Many people have been told to install their HVAC system in the conditioned area. Researchers have found air conditioner vents in cooled attics add 25 percent to cooling in hot weather. According to the researchers, the seal on the ducts is very tight. Typical duct testing is performed on new homes, however many of these duct systems are very leakable. If you want to know the different types of duct work we have made a post about that exact thing here. A lack of balanced leakage in ducts can cause damage as well. Also, keep these vents in the uninsulated attic whenever possible. You may not think about your duct system in your attic all that often, but it can cause big problems if you neglect it. HVAC ducts in your attic have to endure extreme temperatures, and that can eventually lead to failure if it’s not kept in tip-top shape. Here at Las Vegas AC Repair, we came up with some of the things you need to watch out for as far as your HVAC ducts go, and what you can do to prevent any problems from occurring with this important system in your home.
What is an Unconditioned Attic?
Unconditioned attics are spaces within the envelopes of the insulation of a building. The building is inadequate to meet the standards of insulation. The attic is a lot better place to have your ductwork at. Since in the wintertime basements get super cold which leads to leaking ducts or clogged duct work. In an unconditioned attic space is the best place for duct work.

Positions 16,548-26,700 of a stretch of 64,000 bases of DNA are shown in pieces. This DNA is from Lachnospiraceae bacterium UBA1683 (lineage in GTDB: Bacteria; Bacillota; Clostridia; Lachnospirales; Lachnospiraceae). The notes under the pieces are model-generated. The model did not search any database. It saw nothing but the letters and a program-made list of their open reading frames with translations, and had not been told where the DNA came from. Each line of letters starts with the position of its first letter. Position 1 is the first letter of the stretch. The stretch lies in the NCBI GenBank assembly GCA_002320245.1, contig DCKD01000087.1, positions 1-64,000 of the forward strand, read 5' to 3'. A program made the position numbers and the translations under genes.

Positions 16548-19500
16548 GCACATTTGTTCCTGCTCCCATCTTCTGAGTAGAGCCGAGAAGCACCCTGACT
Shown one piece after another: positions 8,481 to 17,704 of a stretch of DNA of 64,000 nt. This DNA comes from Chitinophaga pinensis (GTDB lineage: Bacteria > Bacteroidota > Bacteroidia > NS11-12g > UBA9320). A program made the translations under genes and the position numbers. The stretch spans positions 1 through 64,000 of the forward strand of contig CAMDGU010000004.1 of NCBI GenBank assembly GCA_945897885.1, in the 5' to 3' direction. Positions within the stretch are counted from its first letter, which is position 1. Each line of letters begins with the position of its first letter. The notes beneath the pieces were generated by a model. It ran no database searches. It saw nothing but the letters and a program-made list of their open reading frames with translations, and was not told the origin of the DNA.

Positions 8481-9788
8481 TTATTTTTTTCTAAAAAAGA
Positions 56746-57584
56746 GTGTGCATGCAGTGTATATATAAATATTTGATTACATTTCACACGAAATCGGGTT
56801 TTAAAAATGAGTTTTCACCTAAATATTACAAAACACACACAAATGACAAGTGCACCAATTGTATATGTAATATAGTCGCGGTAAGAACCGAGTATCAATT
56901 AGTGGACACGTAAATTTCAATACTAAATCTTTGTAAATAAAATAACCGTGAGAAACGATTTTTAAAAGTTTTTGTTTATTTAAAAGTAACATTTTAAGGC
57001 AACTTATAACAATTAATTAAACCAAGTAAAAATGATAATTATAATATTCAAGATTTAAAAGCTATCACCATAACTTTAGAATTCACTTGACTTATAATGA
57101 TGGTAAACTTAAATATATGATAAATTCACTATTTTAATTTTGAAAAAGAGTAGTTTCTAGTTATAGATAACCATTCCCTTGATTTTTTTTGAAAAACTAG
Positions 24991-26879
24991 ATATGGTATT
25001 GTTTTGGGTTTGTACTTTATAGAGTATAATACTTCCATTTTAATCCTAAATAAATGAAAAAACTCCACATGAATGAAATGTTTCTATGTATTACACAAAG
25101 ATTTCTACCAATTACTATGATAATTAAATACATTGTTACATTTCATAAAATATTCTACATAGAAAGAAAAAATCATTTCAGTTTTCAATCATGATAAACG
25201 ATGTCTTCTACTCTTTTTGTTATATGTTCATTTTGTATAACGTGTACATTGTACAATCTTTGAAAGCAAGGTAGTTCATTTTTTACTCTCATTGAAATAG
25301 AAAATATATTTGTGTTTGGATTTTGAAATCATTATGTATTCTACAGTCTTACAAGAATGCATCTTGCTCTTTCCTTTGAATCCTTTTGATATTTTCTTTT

What Is Duct Work in an Attic?
The ductwork in your attic can get blocked with blown attic insulation, dust, and cobwebs. Over time, mold and mildew can form in these vents which can lead to your HVAC ducts needing expensive repairs. Keep your HVAC ducts clear so you won’t have to worry about a dirty mess forming later down the road. There are several ways to check your air conditioner supply ducts for clogs, including looking at them from inside of your home or by climbing up into your attic. When inspecting your HVAC ducts from inside of your home it is important that you do not stand directly above where they are located because there could be serious consequences if you fall through the attic floor!
Where Is The Proper Location For It?
The location of your ducts can have a major impact on how effectively it works. If your furnace or air conditioner does not have proper ventilation, you may find that you’re constantly struggling to keep your home at a comfortable temperature. In order to avoid these problems, it is important to determine exactly where in your attic, ducts should be placed for maximum efficiency. When looking at possible locations, try to remember that:
- Ducts should always be located as close as possible to an air outlet;
- It is important for supply vents (the vents through which air enters your home) and returns vents (the vents through which air leaves your home) to both remain relatively close together;
- Never put them on the roof deck as they could get hot during the summer and the air flow could be impacted. Always put them on the attic floor or close by for the most energy efficiency strategy to save on heating and cooling bills.
- It is best if all of your flex ducts are running parallel with each other;
- Supply and return ducts should never be directly above or below one another.
Why Should I Care About My Ducts in my Attic?
Without a doubt, duct work is one of those things that most homeowners ignore until it causes a problem. The fact is, your attic has some of your house’s most important components, including your ductwork and insulation.